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Thursday, Jun 13, 2024

No more fireworks at Legco, but Hong Kong lawmakers say: ‘We’re doing our job’

No more fireworks at Legco, but Hong Kong lawmakers say: ‘We’re doing our job’

Despite absence of opposition, lawmakers insist they ask questions and legislature is no rubber stamp.

Completing her first year as a member of Hong Kong’s Legislative Council, outspoken lawmaker Doreen Kong Yuk-foon said: “Being patriots does not mean we have to be yes-men.”

Dubbed “naughty girl” by some, the lawyer has made her mark by offering alternative, if not opposing, views on government policies.

In September, she questioned the legal basis for the government’s decision to invalidate more than 20,000 certificates exempting people from getting their Covid-19 vaccinations on suspicion that some private doctors had issued them without proper consultations.

That led to a legal challenge, at the end of which the High Court quashed the government’s move, saying it had no power to do so.

Legco member Doreen Kong.

Kong made headlines again recently after criticising the government for not scrapping the vaccine pass system despite the receding Covid-19 pandemic.

She questioned if banning those not fully vaccinated from dining in at restaurants or going to indoor sports venues could be a breach of the Basic Law, the city’s mini-constitution, which guaranteed Hongkongers’ rights and freedoms.

“Some people may think I am high profile. I don’t do it for the sake of getting media attention. But I do not think I am fulfilling my duty as a legislator to monitor the government if I do not speak out when I see something that the government has done improperly,” she said.

Kong, elected through the Election Committee constituency, laughed off the suggestion that Hong Kong’s reformed legislature had become little more than a rubber stamp.

“It is not as noisy as before, but we legislators are never shy to challenge officials in meetings,” she said.

The 90-seat Legco, formed after the general election in December 2021, is the first since Beijing overhauled Hong Kong’s political system to ensure that only “patriots” hold office.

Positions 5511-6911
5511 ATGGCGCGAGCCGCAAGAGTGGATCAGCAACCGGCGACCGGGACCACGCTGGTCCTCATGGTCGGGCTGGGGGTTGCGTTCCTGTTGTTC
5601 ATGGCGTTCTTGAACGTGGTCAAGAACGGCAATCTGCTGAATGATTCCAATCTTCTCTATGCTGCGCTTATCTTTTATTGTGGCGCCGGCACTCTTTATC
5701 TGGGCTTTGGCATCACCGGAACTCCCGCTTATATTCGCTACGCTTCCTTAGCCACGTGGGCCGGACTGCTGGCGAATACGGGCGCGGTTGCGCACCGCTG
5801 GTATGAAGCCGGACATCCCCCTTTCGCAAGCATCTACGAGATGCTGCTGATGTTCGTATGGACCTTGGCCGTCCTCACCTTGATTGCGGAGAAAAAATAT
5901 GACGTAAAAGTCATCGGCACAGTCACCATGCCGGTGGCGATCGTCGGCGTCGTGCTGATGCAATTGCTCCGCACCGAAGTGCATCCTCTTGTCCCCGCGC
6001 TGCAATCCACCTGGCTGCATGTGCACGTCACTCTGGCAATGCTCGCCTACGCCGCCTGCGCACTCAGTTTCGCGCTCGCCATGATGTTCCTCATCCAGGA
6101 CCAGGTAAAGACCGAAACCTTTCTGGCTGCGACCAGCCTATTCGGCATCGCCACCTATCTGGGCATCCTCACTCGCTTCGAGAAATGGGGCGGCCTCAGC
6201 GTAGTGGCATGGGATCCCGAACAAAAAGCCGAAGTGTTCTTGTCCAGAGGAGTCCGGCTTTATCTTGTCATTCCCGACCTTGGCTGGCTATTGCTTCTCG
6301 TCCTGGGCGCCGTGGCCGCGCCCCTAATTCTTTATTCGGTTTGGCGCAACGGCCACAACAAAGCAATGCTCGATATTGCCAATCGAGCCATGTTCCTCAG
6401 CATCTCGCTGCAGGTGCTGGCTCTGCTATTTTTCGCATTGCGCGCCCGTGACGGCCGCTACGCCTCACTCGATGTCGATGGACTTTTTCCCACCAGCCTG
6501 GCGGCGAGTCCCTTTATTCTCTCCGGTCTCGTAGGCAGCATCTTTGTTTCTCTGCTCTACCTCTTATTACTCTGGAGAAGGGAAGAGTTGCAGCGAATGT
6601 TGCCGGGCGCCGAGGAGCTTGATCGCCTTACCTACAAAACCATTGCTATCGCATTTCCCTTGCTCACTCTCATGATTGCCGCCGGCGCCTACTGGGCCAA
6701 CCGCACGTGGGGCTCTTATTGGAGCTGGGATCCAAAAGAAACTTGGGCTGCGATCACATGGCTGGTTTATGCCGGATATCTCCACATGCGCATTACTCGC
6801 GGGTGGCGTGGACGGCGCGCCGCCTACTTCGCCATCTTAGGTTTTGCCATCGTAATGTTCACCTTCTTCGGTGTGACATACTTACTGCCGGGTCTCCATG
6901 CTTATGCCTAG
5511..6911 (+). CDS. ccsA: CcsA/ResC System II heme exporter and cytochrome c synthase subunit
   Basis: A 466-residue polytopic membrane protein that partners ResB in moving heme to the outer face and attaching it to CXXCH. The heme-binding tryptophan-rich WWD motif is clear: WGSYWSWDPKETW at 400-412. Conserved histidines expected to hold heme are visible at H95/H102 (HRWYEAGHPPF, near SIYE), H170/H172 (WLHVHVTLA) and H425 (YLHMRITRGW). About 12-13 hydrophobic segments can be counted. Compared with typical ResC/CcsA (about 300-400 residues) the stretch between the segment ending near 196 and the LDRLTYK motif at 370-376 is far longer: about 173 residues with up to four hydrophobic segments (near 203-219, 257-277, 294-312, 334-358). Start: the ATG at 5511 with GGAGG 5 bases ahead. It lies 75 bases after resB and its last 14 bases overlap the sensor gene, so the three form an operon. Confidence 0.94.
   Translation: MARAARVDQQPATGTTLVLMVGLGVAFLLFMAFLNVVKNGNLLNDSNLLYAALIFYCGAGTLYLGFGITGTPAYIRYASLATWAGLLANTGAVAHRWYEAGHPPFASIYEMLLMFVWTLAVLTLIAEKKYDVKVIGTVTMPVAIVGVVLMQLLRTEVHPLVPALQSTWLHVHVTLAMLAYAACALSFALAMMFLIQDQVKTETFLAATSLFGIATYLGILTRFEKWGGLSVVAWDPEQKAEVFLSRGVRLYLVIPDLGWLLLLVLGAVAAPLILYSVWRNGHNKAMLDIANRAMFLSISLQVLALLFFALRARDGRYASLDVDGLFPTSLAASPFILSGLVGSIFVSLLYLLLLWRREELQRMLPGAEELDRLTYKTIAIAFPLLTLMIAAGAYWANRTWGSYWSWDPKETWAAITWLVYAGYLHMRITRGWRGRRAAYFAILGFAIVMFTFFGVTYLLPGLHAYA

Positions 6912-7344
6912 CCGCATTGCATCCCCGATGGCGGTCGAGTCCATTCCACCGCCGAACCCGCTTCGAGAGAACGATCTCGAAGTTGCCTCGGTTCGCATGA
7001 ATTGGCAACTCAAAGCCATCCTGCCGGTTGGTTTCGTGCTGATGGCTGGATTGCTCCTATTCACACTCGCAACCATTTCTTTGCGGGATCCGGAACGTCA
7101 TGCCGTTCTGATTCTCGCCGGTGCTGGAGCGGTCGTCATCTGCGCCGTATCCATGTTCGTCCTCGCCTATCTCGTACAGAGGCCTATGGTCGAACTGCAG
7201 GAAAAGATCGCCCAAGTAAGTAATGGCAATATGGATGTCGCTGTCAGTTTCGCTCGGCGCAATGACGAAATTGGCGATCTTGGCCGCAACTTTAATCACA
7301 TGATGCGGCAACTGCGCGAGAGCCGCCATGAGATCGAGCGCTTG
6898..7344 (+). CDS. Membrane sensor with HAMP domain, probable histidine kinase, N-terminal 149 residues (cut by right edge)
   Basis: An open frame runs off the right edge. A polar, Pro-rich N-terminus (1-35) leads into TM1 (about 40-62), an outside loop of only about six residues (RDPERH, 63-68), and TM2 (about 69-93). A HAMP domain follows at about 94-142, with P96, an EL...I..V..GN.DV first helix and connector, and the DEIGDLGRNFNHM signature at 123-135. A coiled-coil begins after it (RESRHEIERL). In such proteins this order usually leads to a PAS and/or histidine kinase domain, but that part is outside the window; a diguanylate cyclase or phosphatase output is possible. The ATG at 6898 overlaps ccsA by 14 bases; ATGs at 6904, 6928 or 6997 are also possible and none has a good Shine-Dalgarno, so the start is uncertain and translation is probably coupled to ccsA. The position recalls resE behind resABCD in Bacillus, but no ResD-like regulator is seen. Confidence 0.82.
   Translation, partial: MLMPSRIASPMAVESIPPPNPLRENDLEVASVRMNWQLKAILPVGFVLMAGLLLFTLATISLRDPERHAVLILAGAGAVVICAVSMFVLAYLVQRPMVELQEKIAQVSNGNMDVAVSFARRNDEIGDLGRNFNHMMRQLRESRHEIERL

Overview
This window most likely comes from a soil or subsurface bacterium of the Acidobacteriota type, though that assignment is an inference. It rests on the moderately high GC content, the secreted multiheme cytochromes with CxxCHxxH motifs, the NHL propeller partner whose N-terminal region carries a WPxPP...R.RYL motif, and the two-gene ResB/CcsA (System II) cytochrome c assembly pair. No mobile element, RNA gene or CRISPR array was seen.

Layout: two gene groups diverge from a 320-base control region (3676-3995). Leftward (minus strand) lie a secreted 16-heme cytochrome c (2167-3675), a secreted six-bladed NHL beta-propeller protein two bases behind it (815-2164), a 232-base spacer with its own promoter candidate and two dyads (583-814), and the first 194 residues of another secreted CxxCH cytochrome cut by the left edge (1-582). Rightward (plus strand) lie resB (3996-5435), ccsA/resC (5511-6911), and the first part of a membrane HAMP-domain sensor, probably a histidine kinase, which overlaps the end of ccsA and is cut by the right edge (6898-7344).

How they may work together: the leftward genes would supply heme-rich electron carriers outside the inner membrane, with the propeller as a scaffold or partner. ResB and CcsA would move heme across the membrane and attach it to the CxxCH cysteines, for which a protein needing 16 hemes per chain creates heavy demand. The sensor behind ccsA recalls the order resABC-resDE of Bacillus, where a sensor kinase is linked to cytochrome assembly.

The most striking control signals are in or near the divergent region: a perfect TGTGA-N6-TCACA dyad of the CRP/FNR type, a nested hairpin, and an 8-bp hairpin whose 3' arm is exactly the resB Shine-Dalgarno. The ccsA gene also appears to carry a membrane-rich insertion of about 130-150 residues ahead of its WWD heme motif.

Critics had cast doubt over its representation, overwhelmingly pro-establishment with no pro-democracy bloc.

Mainstream opposition parties sat out the election, with many of their leaders and former lawmakers arrested or behind bars for involvement in national security-related cases. Those still free said the patriots-only rule was meant to keep them out.

In the end, all but one seat went to pro-establishment candidates. The odd man out was Tik Chi-yuen, former vice-chairman of the opposition Democratic Party, now chairman of the centrist Third Side party.

He said he had adopted a more pragmatic approach to dealing with officials but felt it was an overstatement to say the Legco had become a rubber stamp.

“The adversarial culture belongs to a bygone era,” he said, adding that the executive-legislative relationship had become more positive and cooperative. “My feeling is that the government does show respect to the legislature. Officials consult us during the early stages of formulating a policy.”
Chief Executive John Lee delivers his first policy address to lawmakers in October 2022.

On the political side, Tik said he felt there was too much emphasis on national security and patriotism, though he did not see the need to “argue for the sake of arguing”.

“On many livelihood issues, many of the legislators share similar positions and we all work for the interest of Hong Kong,” he added.

The current Legco’s first 12 months have been peaceful, with none of the noisy protests or filibustering that marked past sittings with opposition lawmakers present.

Lawmakers vetted 25 government bills and passed 17 of them, a stark improvement on the record of the first year of previous Legco terms. In 2016-17 for example, only 13 of 30 bills were passed.

In 2022, lawmakers approved 70 items involving HK$177.5 billion (US$22.7 billion) in funding, according to Chan Chun-ying, chairman of Legco’s financial committee.

The average time spent on each item was slashed from 46 minutes in the last Legco to 28 minutes, but he said lawmakers had kept up their scrutinising role.

“Now that we don’t have to spend so much time on issues relating to the chamber’s order and procedures, government officials and lawmakers can focus on the topic in question,” he told the media on December 29, when he wrapped up his committee’s performance.